By: Aric Jenkins,Alana Abramson
A shooting on Paris’ Champs-Elysees Thursday night left one police officer dead, along with the suspected shooter. Two other officers were injured, as was a female tourist. The violence occurred at one of the world’s most renowned boulevards, just three days before France’s presidential election.
The Islamic State of Iraq and Greater Syria claimed responsibility for the attack, and the actual identity of the attacker has been verified, according to the Associated Press. The attacker, who was shot by police, is thought to have been a 39 year-old from a Paris suburb; searches are underway for possible accomplices and evidence.
French President François Hollande said before ISIS took responsibility that the circumstances of the shooting indicate a terrorist attack.
Here’s what you need to know:
Around 9 p.m. Paris time (3 p.m. eastern) gunshots were heard around a Marks & Spencer store on Champs-Elysees in central Paris, prompting passersby and tourists to flee the area in panic. The attacker came out of a car, and, using an automatic weapon, began shooting police officers. Three police officers were hit, according to Reuters, one of whom was killed. Although initial reports said two officers were shot dead, a spokesman for the French Interior Ministry said the second policeman had not actually died of his wounds as initially reported.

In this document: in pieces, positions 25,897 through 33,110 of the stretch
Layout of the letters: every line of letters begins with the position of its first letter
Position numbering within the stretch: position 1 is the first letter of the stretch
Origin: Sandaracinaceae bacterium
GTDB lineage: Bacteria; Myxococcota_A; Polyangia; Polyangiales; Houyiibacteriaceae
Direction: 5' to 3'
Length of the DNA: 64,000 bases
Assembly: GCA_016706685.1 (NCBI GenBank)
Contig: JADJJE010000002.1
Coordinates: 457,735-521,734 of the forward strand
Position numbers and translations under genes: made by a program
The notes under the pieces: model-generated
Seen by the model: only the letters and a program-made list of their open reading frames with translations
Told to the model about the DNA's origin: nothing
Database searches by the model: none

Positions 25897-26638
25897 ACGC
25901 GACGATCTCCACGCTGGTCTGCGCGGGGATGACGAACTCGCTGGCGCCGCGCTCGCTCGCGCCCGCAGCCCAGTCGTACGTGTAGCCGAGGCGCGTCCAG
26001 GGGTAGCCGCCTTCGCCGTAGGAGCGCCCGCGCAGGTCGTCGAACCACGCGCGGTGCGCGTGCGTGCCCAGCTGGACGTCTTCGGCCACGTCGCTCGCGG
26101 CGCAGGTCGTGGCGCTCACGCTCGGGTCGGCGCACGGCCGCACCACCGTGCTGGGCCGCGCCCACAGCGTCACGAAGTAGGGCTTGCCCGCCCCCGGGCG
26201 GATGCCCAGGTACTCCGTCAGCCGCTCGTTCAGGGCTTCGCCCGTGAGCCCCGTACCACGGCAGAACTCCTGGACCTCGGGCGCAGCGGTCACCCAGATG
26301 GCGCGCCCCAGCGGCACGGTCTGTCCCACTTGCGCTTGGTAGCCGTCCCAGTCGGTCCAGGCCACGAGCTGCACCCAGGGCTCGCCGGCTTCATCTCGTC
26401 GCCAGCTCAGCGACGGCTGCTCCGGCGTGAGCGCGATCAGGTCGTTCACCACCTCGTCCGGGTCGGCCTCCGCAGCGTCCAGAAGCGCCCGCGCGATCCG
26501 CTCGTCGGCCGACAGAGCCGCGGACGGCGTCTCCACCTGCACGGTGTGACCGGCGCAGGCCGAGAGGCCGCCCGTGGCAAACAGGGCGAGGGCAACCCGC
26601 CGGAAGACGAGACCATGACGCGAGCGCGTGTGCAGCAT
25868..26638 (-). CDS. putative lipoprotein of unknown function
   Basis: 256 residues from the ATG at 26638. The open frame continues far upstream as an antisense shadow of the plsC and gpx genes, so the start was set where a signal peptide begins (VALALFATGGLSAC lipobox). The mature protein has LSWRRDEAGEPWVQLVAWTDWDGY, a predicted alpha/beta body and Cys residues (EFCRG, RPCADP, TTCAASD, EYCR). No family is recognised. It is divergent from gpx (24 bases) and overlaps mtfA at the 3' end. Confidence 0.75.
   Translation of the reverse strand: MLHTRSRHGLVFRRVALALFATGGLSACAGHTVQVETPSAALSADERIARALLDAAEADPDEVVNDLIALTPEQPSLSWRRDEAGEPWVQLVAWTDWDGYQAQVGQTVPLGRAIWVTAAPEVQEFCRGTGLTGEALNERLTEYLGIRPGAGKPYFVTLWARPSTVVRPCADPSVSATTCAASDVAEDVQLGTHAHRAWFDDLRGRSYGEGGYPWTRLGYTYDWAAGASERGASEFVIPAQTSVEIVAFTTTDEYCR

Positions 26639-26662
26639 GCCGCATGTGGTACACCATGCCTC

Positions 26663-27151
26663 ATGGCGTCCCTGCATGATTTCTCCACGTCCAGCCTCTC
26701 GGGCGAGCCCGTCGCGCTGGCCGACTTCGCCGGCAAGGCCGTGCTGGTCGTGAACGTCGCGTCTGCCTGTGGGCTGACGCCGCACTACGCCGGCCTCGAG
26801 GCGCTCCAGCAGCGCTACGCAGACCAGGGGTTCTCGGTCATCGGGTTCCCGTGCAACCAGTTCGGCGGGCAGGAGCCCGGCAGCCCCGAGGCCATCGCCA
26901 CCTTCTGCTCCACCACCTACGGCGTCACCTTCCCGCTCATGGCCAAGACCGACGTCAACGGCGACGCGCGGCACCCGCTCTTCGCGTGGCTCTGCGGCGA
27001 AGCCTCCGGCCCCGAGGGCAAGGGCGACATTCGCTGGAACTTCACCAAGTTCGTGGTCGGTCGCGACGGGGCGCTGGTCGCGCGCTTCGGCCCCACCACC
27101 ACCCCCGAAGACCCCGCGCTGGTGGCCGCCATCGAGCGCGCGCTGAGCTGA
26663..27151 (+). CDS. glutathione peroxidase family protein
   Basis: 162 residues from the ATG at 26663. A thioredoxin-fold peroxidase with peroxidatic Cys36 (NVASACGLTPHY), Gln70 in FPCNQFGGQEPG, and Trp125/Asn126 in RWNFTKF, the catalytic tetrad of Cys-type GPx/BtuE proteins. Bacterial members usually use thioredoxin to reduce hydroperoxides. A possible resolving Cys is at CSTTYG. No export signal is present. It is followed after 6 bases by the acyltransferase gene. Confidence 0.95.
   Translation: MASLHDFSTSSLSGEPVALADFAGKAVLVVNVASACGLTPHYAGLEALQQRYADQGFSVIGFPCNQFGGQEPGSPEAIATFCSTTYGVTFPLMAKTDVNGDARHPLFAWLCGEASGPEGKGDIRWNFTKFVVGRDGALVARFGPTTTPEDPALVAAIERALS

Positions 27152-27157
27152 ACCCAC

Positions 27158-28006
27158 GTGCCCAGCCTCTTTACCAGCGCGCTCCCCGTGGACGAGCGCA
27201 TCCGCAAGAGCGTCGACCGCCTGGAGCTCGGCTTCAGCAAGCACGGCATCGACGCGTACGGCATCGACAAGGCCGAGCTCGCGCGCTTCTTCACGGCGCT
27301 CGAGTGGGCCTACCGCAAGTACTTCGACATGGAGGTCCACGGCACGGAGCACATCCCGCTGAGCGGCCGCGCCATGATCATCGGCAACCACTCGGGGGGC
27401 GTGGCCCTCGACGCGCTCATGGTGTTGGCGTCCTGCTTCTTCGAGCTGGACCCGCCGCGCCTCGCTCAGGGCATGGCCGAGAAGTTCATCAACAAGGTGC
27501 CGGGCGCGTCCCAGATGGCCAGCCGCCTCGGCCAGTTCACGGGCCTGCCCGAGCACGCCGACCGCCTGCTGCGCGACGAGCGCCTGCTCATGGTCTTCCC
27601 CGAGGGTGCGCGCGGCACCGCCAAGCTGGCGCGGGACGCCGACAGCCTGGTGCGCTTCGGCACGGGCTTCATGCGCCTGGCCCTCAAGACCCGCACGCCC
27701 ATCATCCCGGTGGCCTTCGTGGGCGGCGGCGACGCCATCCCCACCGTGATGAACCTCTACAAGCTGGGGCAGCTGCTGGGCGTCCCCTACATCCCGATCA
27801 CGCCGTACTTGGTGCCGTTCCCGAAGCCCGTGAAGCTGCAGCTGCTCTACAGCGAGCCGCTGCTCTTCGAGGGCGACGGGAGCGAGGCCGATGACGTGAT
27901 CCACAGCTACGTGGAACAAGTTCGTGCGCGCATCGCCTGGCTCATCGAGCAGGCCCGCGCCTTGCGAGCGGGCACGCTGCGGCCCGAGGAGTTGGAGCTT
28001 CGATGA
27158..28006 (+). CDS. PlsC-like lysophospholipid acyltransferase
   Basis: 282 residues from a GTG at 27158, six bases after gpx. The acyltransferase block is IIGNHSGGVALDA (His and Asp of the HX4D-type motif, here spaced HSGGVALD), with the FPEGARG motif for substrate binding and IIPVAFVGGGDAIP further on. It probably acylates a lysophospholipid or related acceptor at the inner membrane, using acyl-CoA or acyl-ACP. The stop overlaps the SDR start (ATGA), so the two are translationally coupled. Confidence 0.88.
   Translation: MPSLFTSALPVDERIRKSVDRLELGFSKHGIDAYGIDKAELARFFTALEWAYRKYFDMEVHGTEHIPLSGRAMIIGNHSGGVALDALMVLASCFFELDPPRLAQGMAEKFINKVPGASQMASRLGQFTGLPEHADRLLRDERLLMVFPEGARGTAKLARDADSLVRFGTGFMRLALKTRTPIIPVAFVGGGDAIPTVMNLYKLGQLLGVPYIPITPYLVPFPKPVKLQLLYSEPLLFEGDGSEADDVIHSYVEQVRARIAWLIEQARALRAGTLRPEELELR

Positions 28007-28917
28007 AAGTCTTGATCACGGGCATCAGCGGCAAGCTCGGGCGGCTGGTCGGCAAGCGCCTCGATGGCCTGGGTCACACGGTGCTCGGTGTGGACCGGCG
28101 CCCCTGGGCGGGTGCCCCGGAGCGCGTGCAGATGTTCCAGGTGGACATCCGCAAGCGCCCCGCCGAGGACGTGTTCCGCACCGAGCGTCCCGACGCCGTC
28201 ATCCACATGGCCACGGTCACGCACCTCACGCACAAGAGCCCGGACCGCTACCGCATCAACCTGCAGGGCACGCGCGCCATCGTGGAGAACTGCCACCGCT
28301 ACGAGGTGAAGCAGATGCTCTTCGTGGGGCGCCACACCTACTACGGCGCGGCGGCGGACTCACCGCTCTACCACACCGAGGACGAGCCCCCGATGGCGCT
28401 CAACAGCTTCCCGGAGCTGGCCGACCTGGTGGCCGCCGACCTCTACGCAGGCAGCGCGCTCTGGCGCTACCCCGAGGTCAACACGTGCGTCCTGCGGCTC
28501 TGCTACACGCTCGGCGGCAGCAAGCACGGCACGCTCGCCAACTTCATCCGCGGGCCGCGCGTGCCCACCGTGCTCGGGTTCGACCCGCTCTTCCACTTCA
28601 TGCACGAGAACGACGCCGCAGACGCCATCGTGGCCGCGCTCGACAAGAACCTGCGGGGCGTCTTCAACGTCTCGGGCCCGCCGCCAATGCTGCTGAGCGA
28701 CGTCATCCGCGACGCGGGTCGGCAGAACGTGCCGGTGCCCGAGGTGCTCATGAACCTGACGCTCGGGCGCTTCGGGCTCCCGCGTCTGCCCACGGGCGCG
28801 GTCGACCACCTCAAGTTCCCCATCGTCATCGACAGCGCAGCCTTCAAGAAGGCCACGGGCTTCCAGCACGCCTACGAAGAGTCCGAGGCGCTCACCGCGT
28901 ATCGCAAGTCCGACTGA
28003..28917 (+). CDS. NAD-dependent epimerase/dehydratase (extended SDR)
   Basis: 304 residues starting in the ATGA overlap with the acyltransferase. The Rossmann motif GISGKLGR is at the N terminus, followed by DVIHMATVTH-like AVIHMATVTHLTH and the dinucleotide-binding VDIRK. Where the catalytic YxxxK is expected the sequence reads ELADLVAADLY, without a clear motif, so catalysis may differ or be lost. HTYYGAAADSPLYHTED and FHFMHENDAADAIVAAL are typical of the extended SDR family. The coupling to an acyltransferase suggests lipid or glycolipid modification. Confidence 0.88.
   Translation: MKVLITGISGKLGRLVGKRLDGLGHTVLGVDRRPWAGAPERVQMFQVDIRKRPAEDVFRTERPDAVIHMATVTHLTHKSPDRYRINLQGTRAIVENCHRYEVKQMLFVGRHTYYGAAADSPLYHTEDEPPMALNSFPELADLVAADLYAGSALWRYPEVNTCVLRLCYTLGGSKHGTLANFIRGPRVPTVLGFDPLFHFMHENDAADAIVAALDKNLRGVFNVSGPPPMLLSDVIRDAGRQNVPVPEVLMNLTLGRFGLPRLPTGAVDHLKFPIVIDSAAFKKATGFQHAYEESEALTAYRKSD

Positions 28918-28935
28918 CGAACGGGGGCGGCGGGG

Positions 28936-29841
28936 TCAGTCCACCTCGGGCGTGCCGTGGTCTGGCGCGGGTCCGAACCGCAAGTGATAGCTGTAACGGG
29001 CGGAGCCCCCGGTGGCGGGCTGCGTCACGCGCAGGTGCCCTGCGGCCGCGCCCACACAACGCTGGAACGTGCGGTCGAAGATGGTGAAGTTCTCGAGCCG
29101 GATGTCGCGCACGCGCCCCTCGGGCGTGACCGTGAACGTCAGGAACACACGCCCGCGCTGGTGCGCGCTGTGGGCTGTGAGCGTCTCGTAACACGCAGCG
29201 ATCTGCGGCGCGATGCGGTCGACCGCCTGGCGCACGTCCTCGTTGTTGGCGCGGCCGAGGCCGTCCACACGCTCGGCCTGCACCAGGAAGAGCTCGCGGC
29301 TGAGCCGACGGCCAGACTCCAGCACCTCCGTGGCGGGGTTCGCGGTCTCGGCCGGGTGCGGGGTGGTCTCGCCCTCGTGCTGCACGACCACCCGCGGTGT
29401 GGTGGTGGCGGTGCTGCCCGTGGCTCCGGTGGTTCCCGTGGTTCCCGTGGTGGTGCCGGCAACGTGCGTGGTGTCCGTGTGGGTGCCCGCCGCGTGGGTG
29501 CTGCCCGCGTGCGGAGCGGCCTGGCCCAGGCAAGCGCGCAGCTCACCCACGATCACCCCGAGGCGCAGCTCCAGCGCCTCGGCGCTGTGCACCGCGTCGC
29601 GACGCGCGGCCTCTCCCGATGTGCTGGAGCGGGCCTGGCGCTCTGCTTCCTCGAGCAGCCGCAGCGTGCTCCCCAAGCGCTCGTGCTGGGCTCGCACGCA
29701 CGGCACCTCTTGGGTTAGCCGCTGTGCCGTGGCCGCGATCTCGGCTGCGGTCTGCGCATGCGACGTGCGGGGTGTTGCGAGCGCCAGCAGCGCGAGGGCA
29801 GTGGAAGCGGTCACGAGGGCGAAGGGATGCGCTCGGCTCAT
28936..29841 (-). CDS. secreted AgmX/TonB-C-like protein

This is the third terrorist attack the city of Paris has endured in two years. France has been in a state of emergency since 2015 in the wake of numerous terrorist attacks that have killed over 200 people.
Who fired the shots?
One attacker fired the shots with a machine gun and was subsequently killed by law enforcement.
According to the AP, French officials have identified the attacker as a 39-year-old man from an eastern Paris suburb. Searches are underway to determine if there were any accomplices and what evidence can be uncovered.
ISIS has claimed responsibility for the attack, but even before that, French President Francois Hollande said the circumstances of the attack likely indicate terrorism, the AP reports. Although the suspect’s name has not been released publicly, the AP reports that ISIS gave him the pseudonym Abu Yusuf al-Beljiki, which means he has some connection to Belgium.
U.S. President Donald Trump suggested terrorism as motivation, before Hollande’s remarks. “It’s a terrible thing…it looks like another terrorist attack. What can you say. It never ends,” he said at a press conference on Thursday.
Is the area closed?
Champs-Elysees was closed off immediately following the attack. Paris’ metro subway is not stopping at stations near the area for the time being.
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